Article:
2015 WSOP November Nine Commences Sunday

You know you have been in the poker industry too long when the calendar page turns to November and you immediately think, “The November Nine is coming.”

Yes, it is that time. The final table of the 2015 World Series of Poker Main Event has arrived. When we last left the tournament in mid-July, Alex Turyansky had been eliminated in tenth place, arguably one of the most painful “bubble boy” experiences one can have in poker, to setup the official table and the November Nine.

2015 WSOP November Nine Image Credit: Joe Giron/WSOP

2015 WSOP November Nine
Image Credit: Joe Giron/WSOP

The fortunate and skilled group of players will meet up to do battle in the Penn and Teller Theater at the Rio All-Suite Las Vegas Hotel and Casino on Sunday evening, November 8th. The proceedings will begin at 5:00pm Pacific time and will continue until four players remain. That quartet will return on Monday, November 9th until they are just a duo and the heads-up match for all the marbles will take place on Tuesday, November 10th. Tournament officials do have some leeway on Sunday and Monday as to when to call it a night, as nobody knows exactly how long it will take to reach the desired cut-off points. It is entirely possible that it could take so long to get to four players on Sunday (likely Monday morning, really), that five or six players will need to come back on Monday.

Each of the nine remaining players has already won at least $1 million, but certainly, they all want more plus the accolades that come from winning the most desired piece of jewelry in poker. Every run up the payout ladder is significant, but things really start getting serious (as if a million bucks isn’t serious) at around sixth place. From sixth to fifth is a jump of about half a million dollars and it keeps escalating from there, with the top prize being $7,683,346.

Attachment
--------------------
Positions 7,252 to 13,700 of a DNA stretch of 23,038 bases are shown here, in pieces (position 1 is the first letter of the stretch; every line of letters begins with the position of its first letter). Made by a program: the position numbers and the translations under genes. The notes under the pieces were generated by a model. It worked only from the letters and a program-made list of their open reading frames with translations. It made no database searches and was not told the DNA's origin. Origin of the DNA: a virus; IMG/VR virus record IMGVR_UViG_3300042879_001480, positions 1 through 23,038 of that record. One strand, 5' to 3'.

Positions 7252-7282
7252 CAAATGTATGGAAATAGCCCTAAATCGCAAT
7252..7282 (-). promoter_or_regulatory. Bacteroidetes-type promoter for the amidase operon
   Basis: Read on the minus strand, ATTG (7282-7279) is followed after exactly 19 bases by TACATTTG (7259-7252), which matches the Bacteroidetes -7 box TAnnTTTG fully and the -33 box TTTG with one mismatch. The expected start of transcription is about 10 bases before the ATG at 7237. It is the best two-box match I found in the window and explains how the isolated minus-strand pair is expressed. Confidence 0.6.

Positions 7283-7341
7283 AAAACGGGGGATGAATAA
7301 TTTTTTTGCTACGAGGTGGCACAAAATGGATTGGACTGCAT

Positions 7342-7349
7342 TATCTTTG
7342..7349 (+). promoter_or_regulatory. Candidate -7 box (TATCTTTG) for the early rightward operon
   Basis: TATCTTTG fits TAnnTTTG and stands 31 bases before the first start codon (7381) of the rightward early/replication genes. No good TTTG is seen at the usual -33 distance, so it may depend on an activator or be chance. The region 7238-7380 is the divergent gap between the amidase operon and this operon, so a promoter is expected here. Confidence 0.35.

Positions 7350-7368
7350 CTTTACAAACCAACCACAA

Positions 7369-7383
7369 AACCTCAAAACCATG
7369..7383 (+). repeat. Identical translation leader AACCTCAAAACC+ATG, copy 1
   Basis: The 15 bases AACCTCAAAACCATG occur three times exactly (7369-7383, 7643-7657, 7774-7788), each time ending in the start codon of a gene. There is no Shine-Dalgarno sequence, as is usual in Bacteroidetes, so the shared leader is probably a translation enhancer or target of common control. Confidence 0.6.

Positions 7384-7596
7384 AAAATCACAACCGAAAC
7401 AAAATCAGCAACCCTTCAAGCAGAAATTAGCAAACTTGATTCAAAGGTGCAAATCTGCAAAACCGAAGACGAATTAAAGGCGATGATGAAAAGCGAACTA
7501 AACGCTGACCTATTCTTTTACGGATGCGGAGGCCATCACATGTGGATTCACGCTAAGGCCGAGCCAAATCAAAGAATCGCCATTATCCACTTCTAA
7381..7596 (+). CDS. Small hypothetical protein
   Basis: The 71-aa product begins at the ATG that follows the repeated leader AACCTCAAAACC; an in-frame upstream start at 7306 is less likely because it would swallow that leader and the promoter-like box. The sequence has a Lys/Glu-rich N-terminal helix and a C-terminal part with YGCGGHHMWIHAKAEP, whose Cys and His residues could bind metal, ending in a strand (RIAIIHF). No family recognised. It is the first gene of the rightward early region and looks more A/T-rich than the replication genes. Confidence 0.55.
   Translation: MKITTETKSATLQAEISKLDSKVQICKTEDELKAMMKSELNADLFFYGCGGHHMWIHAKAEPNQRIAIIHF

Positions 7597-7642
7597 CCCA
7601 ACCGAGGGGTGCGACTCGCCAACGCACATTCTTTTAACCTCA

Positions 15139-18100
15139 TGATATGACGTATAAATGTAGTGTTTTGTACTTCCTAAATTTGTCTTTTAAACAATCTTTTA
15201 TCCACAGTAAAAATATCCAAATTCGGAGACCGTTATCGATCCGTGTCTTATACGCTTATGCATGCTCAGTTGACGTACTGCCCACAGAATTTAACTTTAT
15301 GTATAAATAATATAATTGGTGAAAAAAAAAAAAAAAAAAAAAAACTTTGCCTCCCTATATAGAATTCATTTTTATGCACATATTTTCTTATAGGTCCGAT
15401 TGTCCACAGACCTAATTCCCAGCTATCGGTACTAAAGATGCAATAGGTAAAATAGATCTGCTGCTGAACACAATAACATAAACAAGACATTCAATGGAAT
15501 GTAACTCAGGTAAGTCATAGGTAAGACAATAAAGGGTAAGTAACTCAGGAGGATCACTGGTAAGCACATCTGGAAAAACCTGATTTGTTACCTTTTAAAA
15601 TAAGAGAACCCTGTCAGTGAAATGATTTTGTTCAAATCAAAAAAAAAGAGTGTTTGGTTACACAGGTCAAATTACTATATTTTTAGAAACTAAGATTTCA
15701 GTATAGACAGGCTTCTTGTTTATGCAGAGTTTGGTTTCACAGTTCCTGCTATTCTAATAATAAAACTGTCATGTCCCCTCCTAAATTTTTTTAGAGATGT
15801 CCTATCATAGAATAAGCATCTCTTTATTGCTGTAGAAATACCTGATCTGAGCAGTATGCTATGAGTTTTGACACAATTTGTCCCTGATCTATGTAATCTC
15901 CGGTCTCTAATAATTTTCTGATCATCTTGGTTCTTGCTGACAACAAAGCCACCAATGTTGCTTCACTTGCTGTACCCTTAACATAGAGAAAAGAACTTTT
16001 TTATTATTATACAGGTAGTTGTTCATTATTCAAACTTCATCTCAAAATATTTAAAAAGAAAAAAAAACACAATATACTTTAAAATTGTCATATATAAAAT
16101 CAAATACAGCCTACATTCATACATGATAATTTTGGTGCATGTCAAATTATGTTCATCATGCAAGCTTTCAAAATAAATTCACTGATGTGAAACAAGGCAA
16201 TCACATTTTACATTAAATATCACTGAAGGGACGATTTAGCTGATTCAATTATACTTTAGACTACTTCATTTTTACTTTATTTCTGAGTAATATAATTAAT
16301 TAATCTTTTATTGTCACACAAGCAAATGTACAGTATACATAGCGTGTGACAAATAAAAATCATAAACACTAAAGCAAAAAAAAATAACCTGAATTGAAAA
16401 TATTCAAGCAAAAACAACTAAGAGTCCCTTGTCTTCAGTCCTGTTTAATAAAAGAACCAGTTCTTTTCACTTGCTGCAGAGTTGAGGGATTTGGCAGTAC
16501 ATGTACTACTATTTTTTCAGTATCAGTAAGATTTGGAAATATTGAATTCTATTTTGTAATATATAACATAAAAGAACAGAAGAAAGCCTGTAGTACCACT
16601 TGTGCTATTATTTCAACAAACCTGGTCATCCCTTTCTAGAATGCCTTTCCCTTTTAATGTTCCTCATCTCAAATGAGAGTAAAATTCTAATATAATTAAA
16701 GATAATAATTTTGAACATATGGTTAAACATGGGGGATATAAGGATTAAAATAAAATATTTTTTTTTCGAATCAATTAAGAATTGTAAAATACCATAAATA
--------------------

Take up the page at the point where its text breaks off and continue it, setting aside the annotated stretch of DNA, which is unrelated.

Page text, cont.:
Joe McKeehen Rules All

Joe McKeehen goes into the final table with a gigandor lead, holding 63.1 million chips. His closest competitor is Zvi Stern with an impressive but not impressive stack of 29.8 million chips. Naturally, he is also the favorite to win the tournament, listed at 33/20 on Ladbrokes. Here is a look at Ladbrokes’ odds for each player at the final table:

Joseph McKeehen – 33/20
Zvi Stern – 5/1
Neil Blumenfield – 7/1
Max Steinberg – 7/1
Pierre Neuville – 7/1
Joshua Beckley – 16/1
Thomas Cannuli – 16/1
Patrick Chan – 28/1
Federico Butteroni – 28/1

As is usually the case, the odds follow the order of chip stacks. Blumenfield, Steinberg, and Neuville’s chip counts are all very close, hence their grouping at 7/1. Similarly, Beckley and Cannuli are very close together and Chan and Butteroni are the two shortest stacks with almost identical chip counts. Don’t take my word for it, though, so for reference (well, you’re technically taking my word for it, but just trust that I didn’t invent these numbers out of thin air):

Joe McKeehen — 63,100,000
Zvi Stern — 29,800,000
Neil Blumenfield — 22,000,000
Pierre Neuville — 21,075,000
Max Steinberg — 20,200,000
Thomas Cannuli — 12,250,000
Joshua Beckley — 11,800,000
Patrick Chan — 6,225,000
Federico Butteroni — 6,200,000

Speaking of betting on the final table (which seems weird in and of itself: gambling on gambling), Ladbrokes has just a silly number of prop bets listed for the November Nine. You can literally bet on what the last turn and/or river card will be. An exact match bet (say, for instance, you think the turn card on the final hand will be the four of clubs) pays off at 45/1, but if you aren’t quite so bold, you could just bet on the card being a four at 11/1. There are odds for what the winning hand will be, what the winner’s hole cards will be, and what the suits of the final cards will be.

We’re Witnessing History by Default

Part of the fun of poker and the World Series of Poker Main Event final table in particular is that you never know what’s going to happen, what sort of amazing hand will go down, or what kind of history will be made. We do know, however, that at least one record will be broken. At age 72, Pierre Neuville will become the oldest player in November Nine history, besting Steve Gee’s mark of 57 in 2012. Neuville is also the first Belgian to reach the November Nine. Interestingly, Neil Blumenfield, at age 61, will also break Gee’s record, though he will have to settle for being the second oldest November Niner of all time.

The final table broadcast will be “semi-live” on ESPN starting at 8:30pm ET on Sunday. On Monday, it will shift to ESPN2 at 8:00pm ET so as not to preempt “Monday Night Football,” and will then return to ESPN-proper for the heads-up match on Tuesday at 9:30pm ET.

Be sure to set your DVRs to not only end recording as late as possible, but perhaps also record several hours of shows after the WSOP, as we have no idea how long into the morning the tournament will last.


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